A hypothetical question that does not present the full extent of a claimant's impairments cannot provide a sound basis for vocational expert testimony. Bosmond v. Apfel, 1998 WL 851508, at *8 (S.D.N.Y.1998) (citation omitted); see also De Leon v. Secretary of Health and Human Servs., 734 F.2d 930, 936 (2d Cir. 1984). If a hypothetical question does not include all of a claimant's impairments, limitations and restrictions, or is otherwise inadequate, a vocational expert's response cannot constitute substantial evidence to support a conclusion of no disability. Melligan v. Chater, 1996 WL 1015417, at *8 (W.D.N.Y. 1996).

The "[p]roper use of vocational testimony presupposes both an accurate assessment of the claimant's physical and vocational capabilities, and a consistent use of that profile by the vocational expert in determining which jobs the claimant may still perform." Lugo v. Chater, 932 F. Supp. 497, 503 (S.D.N.Y. 1996). Further, there must be "substantial evidence to support the assumption upon which the vocational expert based his opinion." Dumas v. Schweiker, 712 F.2d 1545, 1554 (2d Cir. 1983).

In this case, the ALJ asked the vocational expert whether there were any jobs existing in substantial numbers that a person with plaintiff's vocational and educational background, and with the following limitations could perform: capable of lifting up to 10 pounds occasionally. Is unable to climb anything like ladders or scaffolding where the use of her arms would be involved. There are no standing or sitting limitations. There are some restrictions on the right upper extremity (right hand dominant) and that they could only rarely do any overhead reaching. They could only occasionally reach in other directions with the right upper extremity. And only occasionally make repetitive use of the right upper extremity.

AT. 482-484.

The vocational expert responded that a person with this set of assumptions could perform several jobs, including counter-clerk (photo finishing), furniture clerk, call-out operator and surveillance system monitor. AT. 484-486. The expert stated that the jobs of counter-clerk (photo finishing) and furniture clerk were light based on standing and required lifting/carrying of less than 10 pounds. AT. 485. The positions of call-out operator and surveillance system monitor were sedentary. AT. 486-487.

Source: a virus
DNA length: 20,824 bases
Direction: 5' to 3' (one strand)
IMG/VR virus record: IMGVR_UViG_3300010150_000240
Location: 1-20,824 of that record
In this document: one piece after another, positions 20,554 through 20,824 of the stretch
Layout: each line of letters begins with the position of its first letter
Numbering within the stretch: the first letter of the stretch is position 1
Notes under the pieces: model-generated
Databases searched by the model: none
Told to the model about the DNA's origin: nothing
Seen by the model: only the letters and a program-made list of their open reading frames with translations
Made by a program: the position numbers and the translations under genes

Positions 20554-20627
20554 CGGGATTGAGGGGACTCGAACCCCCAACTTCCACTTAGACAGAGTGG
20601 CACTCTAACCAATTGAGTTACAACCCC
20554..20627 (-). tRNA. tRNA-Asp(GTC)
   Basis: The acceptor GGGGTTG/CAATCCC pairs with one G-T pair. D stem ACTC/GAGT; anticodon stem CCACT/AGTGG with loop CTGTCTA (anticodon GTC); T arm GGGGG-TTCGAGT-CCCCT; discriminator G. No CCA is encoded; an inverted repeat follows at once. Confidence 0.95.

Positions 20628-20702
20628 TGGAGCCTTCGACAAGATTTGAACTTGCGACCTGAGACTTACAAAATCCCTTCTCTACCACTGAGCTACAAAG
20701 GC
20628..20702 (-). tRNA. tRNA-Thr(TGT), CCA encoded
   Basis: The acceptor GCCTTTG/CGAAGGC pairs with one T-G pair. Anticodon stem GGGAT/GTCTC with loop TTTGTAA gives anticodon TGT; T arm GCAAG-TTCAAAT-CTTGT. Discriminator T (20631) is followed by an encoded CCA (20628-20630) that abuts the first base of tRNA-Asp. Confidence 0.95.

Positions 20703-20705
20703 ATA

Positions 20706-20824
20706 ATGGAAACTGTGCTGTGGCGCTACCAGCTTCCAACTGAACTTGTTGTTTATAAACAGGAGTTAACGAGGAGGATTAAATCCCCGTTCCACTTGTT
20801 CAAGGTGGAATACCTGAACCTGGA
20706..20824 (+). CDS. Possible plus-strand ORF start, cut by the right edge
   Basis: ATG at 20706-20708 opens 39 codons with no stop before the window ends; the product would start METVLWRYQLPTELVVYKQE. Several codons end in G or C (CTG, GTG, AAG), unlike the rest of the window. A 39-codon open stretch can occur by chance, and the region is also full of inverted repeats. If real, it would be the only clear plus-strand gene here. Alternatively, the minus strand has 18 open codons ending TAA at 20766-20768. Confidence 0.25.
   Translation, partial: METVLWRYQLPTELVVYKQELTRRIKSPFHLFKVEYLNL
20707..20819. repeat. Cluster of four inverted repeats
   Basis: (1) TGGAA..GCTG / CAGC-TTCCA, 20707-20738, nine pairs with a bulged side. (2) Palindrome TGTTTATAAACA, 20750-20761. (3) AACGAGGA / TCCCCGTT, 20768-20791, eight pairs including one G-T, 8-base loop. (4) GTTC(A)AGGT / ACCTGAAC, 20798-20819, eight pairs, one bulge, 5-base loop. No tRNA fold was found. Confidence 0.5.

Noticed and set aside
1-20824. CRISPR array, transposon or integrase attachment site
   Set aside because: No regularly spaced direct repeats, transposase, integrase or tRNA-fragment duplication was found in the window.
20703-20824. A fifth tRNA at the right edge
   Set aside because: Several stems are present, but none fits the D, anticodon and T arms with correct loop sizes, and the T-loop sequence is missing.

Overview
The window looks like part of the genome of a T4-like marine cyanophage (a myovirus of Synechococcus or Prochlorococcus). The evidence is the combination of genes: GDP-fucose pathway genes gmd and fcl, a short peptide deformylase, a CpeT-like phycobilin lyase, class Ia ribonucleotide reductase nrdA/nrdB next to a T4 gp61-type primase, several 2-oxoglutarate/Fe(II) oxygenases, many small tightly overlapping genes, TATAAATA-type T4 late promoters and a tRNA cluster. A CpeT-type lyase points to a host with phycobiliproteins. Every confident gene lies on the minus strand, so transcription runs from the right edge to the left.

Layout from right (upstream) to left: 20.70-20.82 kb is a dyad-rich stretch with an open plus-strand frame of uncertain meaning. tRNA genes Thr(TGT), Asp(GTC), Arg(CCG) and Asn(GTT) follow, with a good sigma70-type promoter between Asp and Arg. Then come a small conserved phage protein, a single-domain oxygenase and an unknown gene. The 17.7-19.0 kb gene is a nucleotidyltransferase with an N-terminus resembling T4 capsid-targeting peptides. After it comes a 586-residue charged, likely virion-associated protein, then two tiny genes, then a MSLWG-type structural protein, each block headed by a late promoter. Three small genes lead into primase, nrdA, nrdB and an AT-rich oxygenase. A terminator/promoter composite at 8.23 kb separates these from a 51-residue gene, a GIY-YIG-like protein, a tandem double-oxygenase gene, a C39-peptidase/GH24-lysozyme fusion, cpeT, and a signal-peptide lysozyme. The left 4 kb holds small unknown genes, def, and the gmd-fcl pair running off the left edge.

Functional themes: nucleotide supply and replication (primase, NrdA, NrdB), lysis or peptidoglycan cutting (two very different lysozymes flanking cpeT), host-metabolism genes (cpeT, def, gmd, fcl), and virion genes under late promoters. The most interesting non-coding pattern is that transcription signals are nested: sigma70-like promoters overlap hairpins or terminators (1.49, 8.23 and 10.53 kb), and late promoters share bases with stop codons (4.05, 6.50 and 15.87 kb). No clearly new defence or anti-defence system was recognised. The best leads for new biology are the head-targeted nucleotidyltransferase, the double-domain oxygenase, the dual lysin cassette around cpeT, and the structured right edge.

Having reviewed the record, the Court finds that the hypothetical submitted to the vocational expert is supported by substantial evidence. In this case, the ALJ presented the vocational expert with plaintiff's RFC which the ALJ based upon Dr. Reiter's opinions. As previously discussed, the ALJ applied the appropriate weight to the treating physicians' opinions and the RFC is based upon substantial evidence. Thus, the Court concludes that the hypothetical posed to the vocational expert is supported by the record.

The Court further finds plaintiff's additional objections to be without merit. Plaintiff claims that the jobs cited by the vocational expert "demonstrate the need to use the upper extremity" and therefore, reliance upon those jobs was misplaced. As previously discussed, the RFC determination and hypothetical posed to the expert were supported by substantial evidence, including Dr. Reiter's opinions. Indeed, the hypothetical posed to the expert included "only occasional" overhead reaching. Moreover, the Court agrees with the Magistrate Judge's conclusion that this argument was "devoid of evidentiary or legal support" and that plaintiff offered, "naked assertion that the jobs... would out of necessity require usage of upper extremities". (Dkt. No. 8, p.28). Accordingly, the Court concludes that the ALJ applied the appropriate legal standards and properly relied upon the testimony of the vocational expert.


Based upon the foregoing, and the reasons stated in the Report and Recommendation, it is hereby

ORDERED that the Report and Recommendation of Magistrate Judge David E. Peebles is ADOPTED in its entirety; and it is further

ORDERED that the complaint is DISMISSED.